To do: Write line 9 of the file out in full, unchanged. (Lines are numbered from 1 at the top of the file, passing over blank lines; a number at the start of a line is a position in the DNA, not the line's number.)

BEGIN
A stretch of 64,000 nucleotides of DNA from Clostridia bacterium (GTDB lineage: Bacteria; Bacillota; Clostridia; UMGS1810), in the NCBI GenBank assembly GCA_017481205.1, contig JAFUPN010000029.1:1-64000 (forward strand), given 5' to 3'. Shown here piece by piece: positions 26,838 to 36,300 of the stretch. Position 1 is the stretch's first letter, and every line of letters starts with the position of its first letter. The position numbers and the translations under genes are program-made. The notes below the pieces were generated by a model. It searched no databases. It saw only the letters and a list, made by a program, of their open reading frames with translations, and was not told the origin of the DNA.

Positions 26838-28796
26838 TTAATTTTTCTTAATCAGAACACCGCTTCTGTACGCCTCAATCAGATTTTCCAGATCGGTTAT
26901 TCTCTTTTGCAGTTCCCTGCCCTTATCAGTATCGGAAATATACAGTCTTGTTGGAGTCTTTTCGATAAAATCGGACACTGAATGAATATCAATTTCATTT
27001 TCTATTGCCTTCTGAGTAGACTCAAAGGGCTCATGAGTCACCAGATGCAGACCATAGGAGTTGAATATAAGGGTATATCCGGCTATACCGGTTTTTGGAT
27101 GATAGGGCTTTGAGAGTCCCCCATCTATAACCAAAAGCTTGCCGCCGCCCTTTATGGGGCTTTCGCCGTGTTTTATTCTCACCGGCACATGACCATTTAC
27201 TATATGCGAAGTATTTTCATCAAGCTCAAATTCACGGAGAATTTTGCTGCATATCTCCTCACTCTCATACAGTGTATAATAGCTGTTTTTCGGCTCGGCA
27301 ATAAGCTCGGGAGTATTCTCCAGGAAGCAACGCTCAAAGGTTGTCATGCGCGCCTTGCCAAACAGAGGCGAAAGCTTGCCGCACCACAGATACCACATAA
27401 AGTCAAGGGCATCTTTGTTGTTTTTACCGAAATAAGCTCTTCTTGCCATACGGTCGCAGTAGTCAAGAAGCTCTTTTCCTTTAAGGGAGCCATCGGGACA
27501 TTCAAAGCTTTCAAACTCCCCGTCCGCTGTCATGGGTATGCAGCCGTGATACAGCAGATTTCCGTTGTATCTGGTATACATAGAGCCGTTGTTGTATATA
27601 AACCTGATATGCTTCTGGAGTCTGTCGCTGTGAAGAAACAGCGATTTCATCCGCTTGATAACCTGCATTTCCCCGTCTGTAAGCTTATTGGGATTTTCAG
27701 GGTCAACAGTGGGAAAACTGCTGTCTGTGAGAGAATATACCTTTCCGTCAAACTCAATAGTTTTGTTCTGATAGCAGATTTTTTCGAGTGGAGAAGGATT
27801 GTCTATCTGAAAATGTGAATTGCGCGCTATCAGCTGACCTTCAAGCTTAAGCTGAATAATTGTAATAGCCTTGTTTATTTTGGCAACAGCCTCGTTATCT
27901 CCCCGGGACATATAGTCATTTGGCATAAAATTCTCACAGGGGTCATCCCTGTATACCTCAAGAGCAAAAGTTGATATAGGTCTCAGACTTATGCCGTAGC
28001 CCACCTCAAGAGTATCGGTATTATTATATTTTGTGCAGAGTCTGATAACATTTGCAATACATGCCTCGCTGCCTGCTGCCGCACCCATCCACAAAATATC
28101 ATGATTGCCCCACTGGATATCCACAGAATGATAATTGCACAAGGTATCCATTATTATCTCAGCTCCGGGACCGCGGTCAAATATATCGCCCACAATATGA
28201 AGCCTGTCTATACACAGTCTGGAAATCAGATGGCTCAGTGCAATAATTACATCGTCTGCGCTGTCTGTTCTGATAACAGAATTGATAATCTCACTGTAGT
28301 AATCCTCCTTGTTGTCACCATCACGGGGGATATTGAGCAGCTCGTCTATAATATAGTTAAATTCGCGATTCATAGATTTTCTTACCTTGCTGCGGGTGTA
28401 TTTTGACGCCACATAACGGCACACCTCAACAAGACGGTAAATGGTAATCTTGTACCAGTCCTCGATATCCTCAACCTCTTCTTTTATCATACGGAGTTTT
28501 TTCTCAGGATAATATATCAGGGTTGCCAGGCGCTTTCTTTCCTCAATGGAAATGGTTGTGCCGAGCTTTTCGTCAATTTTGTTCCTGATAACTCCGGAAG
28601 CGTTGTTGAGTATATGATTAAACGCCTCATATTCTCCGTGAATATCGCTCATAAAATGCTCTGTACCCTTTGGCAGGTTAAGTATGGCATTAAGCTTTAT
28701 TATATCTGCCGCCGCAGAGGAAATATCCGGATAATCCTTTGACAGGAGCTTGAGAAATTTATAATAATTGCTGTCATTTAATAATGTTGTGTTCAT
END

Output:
27401 AGTCAAGGGCATCTTTGTTGTTTTTACCGAAATAAGCTCTTCTTGCCATACGGTCGCAGTAGTCAAGAAGCTCTTTTCCTTTAAGGGAGCCATCGGGACA